A few weeks ago, I argued that Jonathan Loaisiga is primed to play a premier part in the Yankees’ bullpen. Fortunately, Loaisiga has proven my point during the first week of the season. Through three appearances, Johnny Lasagna’s stat line is flawless:
- 4 Innings Pitched
- 12 Batters Faced
- 0 Hits
- 0 Runs
- 5 Strikeouts (11.3 K/9)
- 0 Walks
Perhaps the only thing more impressive than Loaisiga’s numbers is the way he’s accumulated them. Thus far, the young Yankee right-hander looks unhittable. His pitches appear to have great life, and it seems like he has total command of the strike zone.
Yesterday, I dove into Loaisiga’s Statcast page to see if the numbers back up what I’m seeing with my own two eyes. In this case, the nerd test and the eye test point toward the same conclusion—Loaisiga is pitching at an elite level.
Revamped Pitch Mix
The first thing I noticed when I looked through Loaisiga’s Statcast numbers is that he’s made significant changes to his pitch mix. Building off of a trend that began last season, Loaisiga is relying more and more on his sinker. By contrast, he’s throwing his fastball and curveball considerably less than he used to.
Interestingly, Loaisiga’s increased reliance on the sinker has greatly improved the effectiveness of his fastball. So far, the whiff rate on Loaisiga’s fastball is up nearly ten percentage points from last season (25% versus 15.1%). The pitch has great velocity (97.5 MPH average), and it seems to play even faster now that Loaisiga is primarily using it as an occasional alternative to his sinker. I wouldn’t be surprised if the fastball becomes one of Loasigia’s most reliable putaway pitches in 2021.
Increased Changeup Spin Rate
Speaking of phenomenal putaway pitches, Loaisiga’s changeup has become a tremendous weapon in two-strike counts. Of his five strikeouts, three of them have come via the changeup. In terms of spin rate, Loaisiga’s changeup has evolved more than any of his other pitches. Last season, the spin rate on Loaisiga’s changeup averaged 1701 RPM. This season, that number has jumped all the way up to 2070 RPM.
While there isn’t a clear link between spin rate and overall effectiveness for changeups (in fact, many pitchers try to limit the amount of spin on their changeups), Loaisiga’s increased spin rate seems to be a positive development. His whiff percentage on changeups is up from 40.5% in 2020 to 66.7% in 2021. With those results, it’s little wonder that Loaisiga is throwing his changeup more than twice as often this season as he did last year.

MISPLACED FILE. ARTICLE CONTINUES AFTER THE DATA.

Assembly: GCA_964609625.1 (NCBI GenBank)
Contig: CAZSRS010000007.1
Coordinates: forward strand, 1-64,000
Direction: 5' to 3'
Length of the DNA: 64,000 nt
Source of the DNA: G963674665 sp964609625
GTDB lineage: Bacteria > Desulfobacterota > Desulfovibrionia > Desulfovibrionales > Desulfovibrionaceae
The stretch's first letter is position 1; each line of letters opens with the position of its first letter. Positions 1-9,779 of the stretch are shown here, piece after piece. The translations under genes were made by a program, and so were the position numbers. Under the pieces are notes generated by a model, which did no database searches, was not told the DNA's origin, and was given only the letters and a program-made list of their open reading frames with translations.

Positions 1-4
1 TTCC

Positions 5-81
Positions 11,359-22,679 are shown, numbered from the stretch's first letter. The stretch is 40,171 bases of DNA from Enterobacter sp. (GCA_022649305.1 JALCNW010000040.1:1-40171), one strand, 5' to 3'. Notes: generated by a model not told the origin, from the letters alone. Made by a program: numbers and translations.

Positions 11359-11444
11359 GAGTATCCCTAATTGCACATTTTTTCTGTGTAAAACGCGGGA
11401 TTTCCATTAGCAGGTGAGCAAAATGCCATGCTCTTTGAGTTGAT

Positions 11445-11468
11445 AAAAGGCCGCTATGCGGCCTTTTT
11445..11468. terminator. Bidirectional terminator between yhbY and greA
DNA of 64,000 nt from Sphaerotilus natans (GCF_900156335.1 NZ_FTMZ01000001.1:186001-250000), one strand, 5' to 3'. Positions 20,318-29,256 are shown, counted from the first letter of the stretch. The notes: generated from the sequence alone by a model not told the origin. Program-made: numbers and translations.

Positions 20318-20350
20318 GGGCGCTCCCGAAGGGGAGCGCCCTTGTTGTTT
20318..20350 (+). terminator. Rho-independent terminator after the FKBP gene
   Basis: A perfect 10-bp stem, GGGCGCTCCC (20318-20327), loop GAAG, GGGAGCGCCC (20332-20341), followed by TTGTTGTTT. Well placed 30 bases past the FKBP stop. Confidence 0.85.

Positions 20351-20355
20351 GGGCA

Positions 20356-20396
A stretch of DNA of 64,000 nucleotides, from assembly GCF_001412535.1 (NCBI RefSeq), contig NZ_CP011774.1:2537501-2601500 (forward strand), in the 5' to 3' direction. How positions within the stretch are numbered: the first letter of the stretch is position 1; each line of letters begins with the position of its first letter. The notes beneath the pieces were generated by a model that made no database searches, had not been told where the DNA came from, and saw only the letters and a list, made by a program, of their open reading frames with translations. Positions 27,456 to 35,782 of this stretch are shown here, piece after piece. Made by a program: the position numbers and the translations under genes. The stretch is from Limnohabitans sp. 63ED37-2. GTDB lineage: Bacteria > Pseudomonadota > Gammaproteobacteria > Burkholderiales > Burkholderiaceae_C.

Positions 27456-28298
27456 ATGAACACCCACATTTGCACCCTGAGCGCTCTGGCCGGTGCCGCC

Controlling the Count
Another factor that has contributed to Loaisiga’s early success is his penchant for getting ahead of hitters. He’s thrown first-pitch strikes to 75% of the batters that he has faced in 2021. His previous marks were 65% in 2020, 63.3% in 2019, and 63% in 2018.
Controlling the count early has allowed Loaisiga to move outside of the strike zone more effectively. Opponents are only making contact with Loaisiga’s out-of-the-zone pitches 40% of the time, down from 62.1% last year. And, when hitters chase Loaisiga’s pitches and manage to make contact, the ball is usually hit softly. Loaisiga’s average exit velocity allowed in 2021 is 85.5 MPH, up just a hair from the 84.6 MPH average that he allowed in 2020 (which put him in the top 5% of qualifying pitchers last year).
If Loaisiga continues to jump ahead of opposing hitters, then his numbers should continue to look spectacular all season.
I expect Loaisiga to get a lot of innings during Zack Britton’s absence. However, Johnny Lasagna is proving that he isn’t a placeholder—he deserves to play a major part in the Yankees’ bullpen even after Britton returns to action.
Last year, Loaisiga proved that he could be a reliable contributor. This year, he’s proving that he could quickly turn into a legitimate star.